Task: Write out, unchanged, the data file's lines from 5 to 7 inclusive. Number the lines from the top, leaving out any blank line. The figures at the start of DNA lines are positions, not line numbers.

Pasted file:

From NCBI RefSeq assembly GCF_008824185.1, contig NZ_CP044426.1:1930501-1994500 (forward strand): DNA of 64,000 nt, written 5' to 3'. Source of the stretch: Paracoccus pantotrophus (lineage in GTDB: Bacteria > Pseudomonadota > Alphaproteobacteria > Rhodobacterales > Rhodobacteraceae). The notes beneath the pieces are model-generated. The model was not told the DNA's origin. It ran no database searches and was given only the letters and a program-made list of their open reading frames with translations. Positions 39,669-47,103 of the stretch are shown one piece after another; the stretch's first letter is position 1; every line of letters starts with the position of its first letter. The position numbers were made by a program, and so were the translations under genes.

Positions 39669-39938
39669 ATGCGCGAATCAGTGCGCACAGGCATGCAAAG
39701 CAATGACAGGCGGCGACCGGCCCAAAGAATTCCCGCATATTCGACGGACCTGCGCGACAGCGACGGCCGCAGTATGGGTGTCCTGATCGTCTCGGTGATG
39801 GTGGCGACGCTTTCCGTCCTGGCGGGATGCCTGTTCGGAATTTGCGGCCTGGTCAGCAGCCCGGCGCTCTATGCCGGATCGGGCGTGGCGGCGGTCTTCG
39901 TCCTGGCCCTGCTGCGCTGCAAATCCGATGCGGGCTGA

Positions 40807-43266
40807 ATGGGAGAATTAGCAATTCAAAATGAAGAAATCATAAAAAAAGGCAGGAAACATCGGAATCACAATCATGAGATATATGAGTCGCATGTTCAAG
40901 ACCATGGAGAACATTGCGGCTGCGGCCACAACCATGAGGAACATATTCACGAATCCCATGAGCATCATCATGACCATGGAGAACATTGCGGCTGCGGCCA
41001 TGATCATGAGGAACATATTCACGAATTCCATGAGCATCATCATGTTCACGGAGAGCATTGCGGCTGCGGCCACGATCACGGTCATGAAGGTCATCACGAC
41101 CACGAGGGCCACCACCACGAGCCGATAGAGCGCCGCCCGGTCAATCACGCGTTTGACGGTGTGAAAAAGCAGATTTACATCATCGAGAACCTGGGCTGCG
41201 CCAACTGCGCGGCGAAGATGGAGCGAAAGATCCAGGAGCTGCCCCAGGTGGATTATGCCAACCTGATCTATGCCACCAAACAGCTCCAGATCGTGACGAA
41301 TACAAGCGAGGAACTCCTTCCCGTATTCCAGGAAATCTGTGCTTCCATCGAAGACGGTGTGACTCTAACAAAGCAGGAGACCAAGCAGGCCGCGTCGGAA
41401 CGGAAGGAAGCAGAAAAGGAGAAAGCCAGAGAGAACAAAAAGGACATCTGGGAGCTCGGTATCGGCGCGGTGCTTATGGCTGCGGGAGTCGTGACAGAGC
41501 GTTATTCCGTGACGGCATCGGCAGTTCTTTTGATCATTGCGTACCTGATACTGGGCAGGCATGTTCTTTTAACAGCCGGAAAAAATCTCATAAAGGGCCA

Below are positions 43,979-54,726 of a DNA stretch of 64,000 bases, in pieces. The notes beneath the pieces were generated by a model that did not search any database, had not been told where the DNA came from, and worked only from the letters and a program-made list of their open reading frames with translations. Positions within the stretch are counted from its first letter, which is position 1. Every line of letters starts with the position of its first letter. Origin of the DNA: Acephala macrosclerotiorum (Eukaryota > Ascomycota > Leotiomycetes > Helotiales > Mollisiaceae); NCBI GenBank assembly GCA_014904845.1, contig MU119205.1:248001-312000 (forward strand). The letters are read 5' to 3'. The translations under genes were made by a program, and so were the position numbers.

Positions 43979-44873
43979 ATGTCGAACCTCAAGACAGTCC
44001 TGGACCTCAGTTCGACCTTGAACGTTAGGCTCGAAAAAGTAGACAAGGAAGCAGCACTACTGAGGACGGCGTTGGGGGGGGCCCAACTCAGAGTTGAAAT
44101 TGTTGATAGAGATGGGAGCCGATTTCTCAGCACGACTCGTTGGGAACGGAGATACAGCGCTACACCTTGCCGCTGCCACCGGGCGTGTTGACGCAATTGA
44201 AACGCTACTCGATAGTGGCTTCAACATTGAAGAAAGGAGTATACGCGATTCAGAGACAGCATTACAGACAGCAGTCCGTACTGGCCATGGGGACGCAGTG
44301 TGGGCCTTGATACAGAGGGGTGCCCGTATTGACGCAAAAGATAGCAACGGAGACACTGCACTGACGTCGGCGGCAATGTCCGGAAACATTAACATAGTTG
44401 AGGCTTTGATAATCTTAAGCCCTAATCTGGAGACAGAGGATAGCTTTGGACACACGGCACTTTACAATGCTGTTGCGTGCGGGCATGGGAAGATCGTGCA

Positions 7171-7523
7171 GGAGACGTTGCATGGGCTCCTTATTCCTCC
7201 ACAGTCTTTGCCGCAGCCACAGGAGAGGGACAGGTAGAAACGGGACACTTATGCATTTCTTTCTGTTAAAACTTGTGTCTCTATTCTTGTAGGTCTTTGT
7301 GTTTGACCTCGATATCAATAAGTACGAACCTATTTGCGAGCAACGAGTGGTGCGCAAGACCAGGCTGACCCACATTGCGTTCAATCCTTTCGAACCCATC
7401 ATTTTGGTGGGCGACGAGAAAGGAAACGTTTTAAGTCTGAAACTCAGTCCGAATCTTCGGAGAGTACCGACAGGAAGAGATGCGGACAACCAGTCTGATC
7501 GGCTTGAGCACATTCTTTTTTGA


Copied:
39801 GTGGCGACGCTTTCCGTCCTGGCGGGATGCCTGTTCGGAATTTGCGGCCTGGTCAGCAGCCCGGCGCTCTATGCCGGATCGGGCGTGGCGGCGGTCTTCG
39901 TCCTGGCCCTGCTGCGCTGCAAATCCGATGCGGGCTGA

Positions 40807-43266